Obviously not a fan. And a bit harsh for my taste. But he's defending the Orthodox Church against the same attacks that liberal theologians have been launching at the Western Church for generations. Attacks grounded in the same secular and theologically liberal interpretations of the Scriptures and the Church's history. You know - you can't take the miracles seriously, the prophets were written after the fact, as were Jesus' statements suggesting foreknowledge, that Isaiah or much of the New Testament was written by anyone other than who tradition says, we can't believe there ever existed a Noah, Moses, Abraham, David (or in recent years, the apostles), or that many of the teachings of Scripture and historical Christianity are from a barbaric time of the past to be rejected. That sort of thing.
What is noteworthy is how Mark, who once railed against this liberal relativism where the historical Christian Faith is concerned, seems to hang on Hart's every word. He does say he's not prepared to embrace Hart's certainty that the Church has been full of BS where the doctrine of Hell is concerned. Nonetheless, he appears to exalt Hart, allow for that particular revised take on Church doctrine, and all while Hart is doing what Mark insisted should never, ever be done. At least what should never, ever be confused with Catholic teaching.
In addition, look at the comments. Notice the casual way that commenters say they used to believe in Hell, but they're felling much better now. Thanks goodness they threw that doctrine out the window. See Mark's statement to me about not being able to do that.
Yet such is post-Christian era neo-Christianity. We can actually say - with a straight face - that the first twenty centuries of Church teaching is not a deal breaker. In our post-Christian era, it's as if we are prepared to rewrite the entire Christian faith in our image. Or at least the image demanded by our post-Christian age.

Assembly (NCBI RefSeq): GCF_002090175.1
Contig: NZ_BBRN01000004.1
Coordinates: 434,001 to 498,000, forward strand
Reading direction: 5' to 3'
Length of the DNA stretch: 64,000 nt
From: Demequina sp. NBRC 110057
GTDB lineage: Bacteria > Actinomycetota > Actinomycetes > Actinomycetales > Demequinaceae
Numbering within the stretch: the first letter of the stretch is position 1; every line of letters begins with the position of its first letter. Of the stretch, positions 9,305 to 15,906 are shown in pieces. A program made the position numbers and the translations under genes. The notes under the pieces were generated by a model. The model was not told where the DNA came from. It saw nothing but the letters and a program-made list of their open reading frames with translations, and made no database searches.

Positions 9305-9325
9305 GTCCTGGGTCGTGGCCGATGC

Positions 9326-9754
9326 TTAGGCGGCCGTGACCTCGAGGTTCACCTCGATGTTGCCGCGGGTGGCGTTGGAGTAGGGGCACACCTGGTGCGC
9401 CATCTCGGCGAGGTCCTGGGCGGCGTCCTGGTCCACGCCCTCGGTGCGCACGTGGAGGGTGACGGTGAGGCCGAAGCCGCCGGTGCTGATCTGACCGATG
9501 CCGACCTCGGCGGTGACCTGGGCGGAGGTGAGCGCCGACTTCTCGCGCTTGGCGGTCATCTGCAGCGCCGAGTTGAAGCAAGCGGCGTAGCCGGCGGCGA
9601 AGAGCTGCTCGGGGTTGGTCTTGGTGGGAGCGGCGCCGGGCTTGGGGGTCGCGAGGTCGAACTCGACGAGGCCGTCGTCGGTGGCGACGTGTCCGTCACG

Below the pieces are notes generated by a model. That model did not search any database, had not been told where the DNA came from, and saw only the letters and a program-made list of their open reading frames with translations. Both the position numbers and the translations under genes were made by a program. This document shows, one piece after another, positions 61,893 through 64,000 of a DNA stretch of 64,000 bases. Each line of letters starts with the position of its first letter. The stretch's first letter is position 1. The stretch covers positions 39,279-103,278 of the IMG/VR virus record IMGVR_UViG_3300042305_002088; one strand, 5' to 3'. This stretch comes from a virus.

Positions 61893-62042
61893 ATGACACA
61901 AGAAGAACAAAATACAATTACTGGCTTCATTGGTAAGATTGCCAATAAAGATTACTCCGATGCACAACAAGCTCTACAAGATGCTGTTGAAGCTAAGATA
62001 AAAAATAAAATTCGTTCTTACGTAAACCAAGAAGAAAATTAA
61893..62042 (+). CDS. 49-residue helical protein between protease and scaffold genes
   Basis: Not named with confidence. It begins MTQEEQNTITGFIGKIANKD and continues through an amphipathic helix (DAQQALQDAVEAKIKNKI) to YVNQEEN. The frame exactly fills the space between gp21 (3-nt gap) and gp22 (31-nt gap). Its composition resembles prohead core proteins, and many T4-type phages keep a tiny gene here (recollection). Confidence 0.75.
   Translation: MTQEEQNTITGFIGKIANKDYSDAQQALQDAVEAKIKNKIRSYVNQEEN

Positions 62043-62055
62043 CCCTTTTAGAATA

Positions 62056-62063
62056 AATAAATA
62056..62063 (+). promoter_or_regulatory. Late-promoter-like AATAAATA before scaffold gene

I can't imagine anything that will render not only the Catholic Church, but the Christian Faith as a whole, more irrelevant than the constant call to reimagine and reject anything and everything from the Faith's first 2000 years. It doesn't seem to be working, as more and more young people are turning away and outright denouncing everything the biblical witness brought to the world. Which makes perfect senses. They've been taught by our society for generations that religion is a lie we tell ourselves anyway. This merely confirms the lesson. Plus, who's to say we're right this time? Certainly it's questionable we're right about some invisible God in an invisible heaven with an invisible Spirit, when the Church can't seem to get a grip on the basics. Best to use Sunday mornings to sleep in at this point.
BTW, in case you're wondering, for many Orthodox Christians, Hart was a sort of Scott Hahn, or for Protestants, a James Dobson type. A layperson they admired because he is quite brilliant, a deep thinker, and not afraid to say what he thinks. And for a long time, his energies were directed at stomping for adherence to the Faith once and for all delivered to the saints. Somewhere and at some time, however, he turned a hard left, and more than one Orthodox observer has echoed the concerns and anger of the fellow above. How and why this happened is, I'm sure, a bigger story than this little blog can speak to. But it has caused as much concern in Orthodox circles as the rise of liberal critical rejection of the historical Faith did to us Westerners. Or at least concern among those who take the historical teachings of the Faith seriously.